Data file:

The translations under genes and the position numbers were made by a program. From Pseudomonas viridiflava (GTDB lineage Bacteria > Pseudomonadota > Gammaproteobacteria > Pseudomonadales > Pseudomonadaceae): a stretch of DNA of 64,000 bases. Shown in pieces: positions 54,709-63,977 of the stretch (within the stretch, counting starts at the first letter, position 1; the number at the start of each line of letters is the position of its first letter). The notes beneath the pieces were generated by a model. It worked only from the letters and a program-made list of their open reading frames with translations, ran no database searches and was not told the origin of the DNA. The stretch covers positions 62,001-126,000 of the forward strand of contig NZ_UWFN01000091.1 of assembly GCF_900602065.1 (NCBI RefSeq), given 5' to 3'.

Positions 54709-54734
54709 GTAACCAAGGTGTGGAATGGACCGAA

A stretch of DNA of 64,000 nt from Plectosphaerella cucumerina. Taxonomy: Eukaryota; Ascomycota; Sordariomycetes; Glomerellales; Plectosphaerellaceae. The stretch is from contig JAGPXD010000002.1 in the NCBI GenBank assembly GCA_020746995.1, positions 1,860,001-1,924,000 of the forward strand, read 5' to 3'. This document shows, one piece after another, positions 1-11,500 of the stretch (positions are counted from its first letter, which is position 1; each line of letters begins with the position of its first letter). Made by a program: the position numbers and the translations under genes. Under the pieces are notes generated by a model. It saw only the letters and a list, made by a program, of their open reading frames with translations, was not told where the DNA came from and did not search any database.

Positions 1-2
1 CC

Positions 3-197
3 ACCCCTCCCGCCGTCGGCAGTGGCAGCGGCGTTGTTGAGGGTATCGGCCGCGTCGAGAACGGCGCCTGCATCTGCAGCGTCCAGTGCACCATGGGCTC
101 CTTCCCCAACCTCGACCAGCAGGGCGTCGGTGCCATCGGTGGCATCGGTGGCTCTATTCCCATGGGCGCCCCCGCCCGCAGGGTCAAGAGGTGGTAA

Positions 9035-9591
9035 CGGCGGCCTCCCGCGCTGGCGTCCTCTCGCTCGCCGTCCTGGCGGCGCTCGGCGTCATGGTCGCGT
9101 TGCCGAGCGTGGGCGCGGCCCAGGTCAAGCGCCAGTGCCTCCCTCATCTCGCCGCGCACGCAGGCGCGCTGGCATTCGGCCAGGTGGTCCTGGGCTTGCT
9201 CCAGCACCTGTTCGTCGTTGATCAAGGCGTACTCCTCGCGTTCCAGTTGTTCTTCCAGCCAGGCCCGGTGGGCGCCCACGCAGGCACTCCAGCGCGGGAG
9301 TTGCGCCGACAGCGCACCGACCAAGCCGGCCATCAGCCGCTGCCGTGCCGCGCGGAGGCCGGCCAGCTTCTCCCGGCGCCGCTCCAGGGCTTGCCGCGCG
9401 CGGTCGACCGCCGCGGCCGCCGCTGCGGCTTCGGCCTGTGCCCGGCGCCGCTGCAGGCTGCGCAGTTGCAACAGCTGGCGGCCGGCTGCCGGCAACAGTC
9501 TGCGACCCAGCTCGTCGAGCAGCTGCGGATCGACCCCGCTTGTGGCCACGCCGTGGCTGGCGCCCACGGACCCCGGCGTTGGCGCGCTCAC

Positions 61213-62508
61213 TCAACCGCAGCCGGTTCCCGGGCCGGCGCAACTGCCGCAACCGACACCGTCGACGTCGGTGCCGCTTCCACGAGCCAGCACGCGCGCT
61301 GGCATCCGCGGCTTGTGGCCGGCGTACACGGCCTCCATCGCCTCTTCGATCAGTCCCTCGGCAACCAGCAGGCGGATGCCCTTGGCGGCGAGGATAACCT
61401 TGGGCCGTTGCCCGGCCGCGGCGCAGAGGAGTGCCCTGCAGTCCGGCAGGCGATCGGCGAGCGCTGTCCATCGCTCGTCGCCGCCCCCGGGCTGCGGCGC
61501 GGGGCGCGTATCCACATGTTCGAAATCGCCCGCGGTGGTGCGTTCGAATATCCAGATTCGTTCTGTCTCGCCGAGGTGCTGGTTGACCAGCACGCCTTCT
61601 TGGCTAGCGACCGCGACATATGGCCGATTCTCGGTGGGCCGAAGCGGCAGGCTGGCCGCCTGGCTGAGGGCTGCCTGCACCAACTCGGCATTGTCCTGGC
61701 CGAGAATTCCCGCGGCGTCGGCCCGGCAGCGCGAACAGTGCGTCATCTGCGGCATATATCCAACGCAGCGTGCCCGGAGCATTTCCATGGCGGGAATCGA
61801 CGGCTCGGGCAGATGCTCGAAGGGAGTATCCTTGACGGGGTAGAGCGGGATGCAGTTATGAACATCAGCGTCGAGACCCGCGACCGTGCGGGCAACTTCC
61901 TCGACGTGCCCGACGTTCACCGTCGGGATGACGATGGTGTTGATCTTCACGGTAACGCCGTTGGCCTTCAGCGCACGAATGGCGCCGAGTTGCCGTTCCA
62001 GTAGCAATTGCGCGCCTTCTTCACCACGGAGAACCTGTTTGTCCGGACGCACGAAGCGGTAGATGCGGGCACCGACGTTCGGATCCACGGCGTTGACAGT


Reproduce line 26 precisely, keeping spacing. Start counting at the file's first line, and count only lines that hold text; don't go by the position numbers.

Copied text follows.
62001 GTAGCAATTGCGCGCCTTCTTCACCACGGAGAACCTGTTTGTCCGGACGCACGAAGCGGTAGATGCGGGCACCGACGTTCGGATCCACGGCGTTGACAGT